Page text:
Last night was just another example of Mike Pelfrey being Mike Pelfrey. After cruising through the San Diego lineup for the first five innings allowing just one run, it all came crashing down on the right-hander in the sixth. The 27-year-old allowed three runs on four sharply hit balls and a sac fly. The Amazin’s so called “ace” left after 6 1/3 yielding 9 hits, allowing 4 runs (all earned), 2 walks, while striking out 4, against a lackluster Padres lineup. Did I mention the Mets gave Pelfrey a 4-1 lead, but as is frequently the case with Pelfrey, he found a way to give that lead up.
Now, to me, the biggest difference between the great pitchers or even good pitchers and the mediocre ones is their ability to hold down the fort when given leads. In Pelfrey’s case he just hasn’t demonstrated the killer instinct you’d like to see from a number 1 or 2 type starter and has trouble controlling the damage, turning minimal innings into game breaking innings. When is it time to say enough is enough already? This is now Mike Pelfrey’s fourth full season in the rotation, and I’m tried of hearing the same old excuses again and again.
Besides the fact that Pelfrey just hasn’t been able to figure it out mentally, the most alarming thing to me more than anything else, has been the mental lapses we’ve seen from Mike throughout his career – the implosions. This is a guy who balked three times in a game last year against San Francisco, yes, that’s right – three times. This is also the same guy who struggles as much as any pitcher in baseball when it comes to pitching with runners on base.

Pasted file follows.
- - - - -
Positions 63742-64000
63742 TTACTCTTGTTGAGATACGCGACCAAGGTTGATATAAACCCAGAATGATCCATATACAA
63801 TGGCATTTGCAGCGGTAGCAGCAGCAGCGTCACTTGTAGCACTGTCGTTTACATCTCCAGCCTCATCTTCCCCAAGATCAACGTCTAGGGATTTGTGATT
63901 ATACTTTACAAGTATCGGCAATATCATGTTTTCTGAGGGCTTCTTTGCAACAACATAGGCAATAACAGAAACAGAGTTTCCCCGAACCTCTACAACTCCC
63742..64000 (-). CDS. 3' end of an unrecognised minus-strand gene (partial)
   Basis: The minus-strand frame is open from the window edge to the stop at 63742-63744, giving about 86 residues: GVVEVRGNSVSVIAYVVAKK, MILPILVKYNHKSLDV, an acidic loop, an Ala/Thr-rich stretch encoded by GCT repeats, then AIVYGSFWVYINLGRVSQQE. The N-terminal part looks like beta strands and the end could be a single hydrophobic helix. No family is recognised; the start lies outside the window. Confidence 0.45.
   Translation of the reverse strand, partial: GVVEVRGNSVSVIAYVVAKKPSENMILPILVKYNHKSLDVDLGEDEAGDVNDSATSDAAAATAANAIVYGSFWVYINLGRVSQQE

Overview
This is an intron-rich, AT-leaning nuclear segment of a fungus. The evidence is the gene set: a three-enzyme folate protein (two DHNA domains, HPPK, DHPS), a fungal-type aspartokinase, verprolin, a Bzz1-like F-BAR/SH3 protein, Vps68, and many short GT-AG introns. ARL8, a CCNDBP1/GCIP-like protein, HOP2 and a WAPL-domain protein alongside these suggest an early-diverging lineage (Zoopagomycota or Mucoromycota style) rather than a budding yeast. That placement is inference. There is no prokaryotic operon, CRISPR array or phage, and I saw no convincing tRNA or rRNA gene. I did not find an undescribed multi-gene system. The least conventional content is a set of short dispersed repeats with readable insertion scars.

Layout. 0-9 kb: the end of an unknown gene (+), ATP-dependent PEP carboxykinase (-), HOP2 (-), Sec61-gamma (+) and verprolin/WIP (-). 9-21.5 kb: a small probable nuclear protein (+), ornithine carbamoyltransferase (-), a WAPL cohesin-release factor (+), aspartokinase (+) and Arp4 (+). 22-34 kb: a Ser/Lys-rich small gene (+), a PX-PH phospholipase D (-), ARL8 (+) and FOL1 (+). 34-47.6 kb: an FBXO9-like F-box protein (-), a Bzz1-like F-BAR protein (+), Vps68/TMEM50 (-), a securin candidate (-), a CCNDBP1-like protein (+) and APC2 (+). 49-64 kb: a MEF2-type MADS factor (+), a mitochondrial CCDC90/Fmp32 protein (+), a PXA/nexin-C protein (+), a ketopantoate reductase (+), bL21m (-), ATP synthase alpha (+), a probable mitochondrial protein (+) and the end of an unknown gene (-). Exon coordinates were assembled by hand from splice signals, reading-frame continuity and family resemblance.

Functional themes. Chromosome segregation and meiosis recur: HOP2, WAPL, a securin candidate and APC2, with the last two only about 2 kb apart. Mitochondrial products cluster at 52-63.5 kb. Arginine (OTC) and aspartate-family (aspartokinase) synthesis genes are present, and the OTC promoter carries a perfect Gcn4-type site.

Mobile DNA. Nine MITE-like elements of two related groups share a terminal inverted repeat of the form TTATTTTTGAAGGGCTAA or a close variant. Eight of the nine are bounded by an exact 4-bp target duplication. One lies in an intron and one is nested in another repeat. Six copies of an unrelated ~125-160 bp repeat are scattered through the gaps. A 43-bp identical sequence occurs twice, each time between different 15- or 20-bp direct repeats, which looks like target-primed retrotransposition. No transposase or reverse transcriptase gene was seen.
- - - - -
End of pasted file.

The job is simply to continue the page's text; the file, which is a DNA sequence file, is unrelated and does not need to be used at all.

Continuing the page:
Going back to last night’s performance, with Jesus Guzman on first base and Pelfrey standing on the rubber, Guzman broke early for second, and instead of stepping off and throwing to second, Pelfrey turned and fired a bullet to Lucas Duda at first, allowing Guzman to slide in safely with a stolen base. The game just seems to completely stop for Pelfrey with runners on base, he’s always going to his cap, wiping his brow, and who could ever forget the infamous mouth guard Pelfrey grinded his teeth on during his early years.
The benchmark in which many young starting pitchers are measured is through their first 100 career decisions. Since being inserted as a regular into the Met rotation in 2008, the Wichita State alum is just 49-50 in 99 career decisions with a pedestrian 4.34 ERA.
When the Mets drafted Pelfrey back in 2005 he was envisioned as a future ace of the Mets rotation, considering he was a top 10 pick after all. At this point I just have no hope for the Ohio native. GM Sandy Alderson is going to have to realize Mike Pelfrey is what Mike Pelfrey’s numbers say he is, which is a number 4 or 5 starter at best. Whether that is as a New York Met or not remains to be seen. Pelfrey will be arbitration eligible at the end of the year, and it’s expected that the tall right hander will get a pay raise from his $3.93 million number from this season to somewhere between $5 and $6 million for 2012.
It’s time to face reality and face facts, this is what Mike Pelfrey is and we have to live with it for the time being.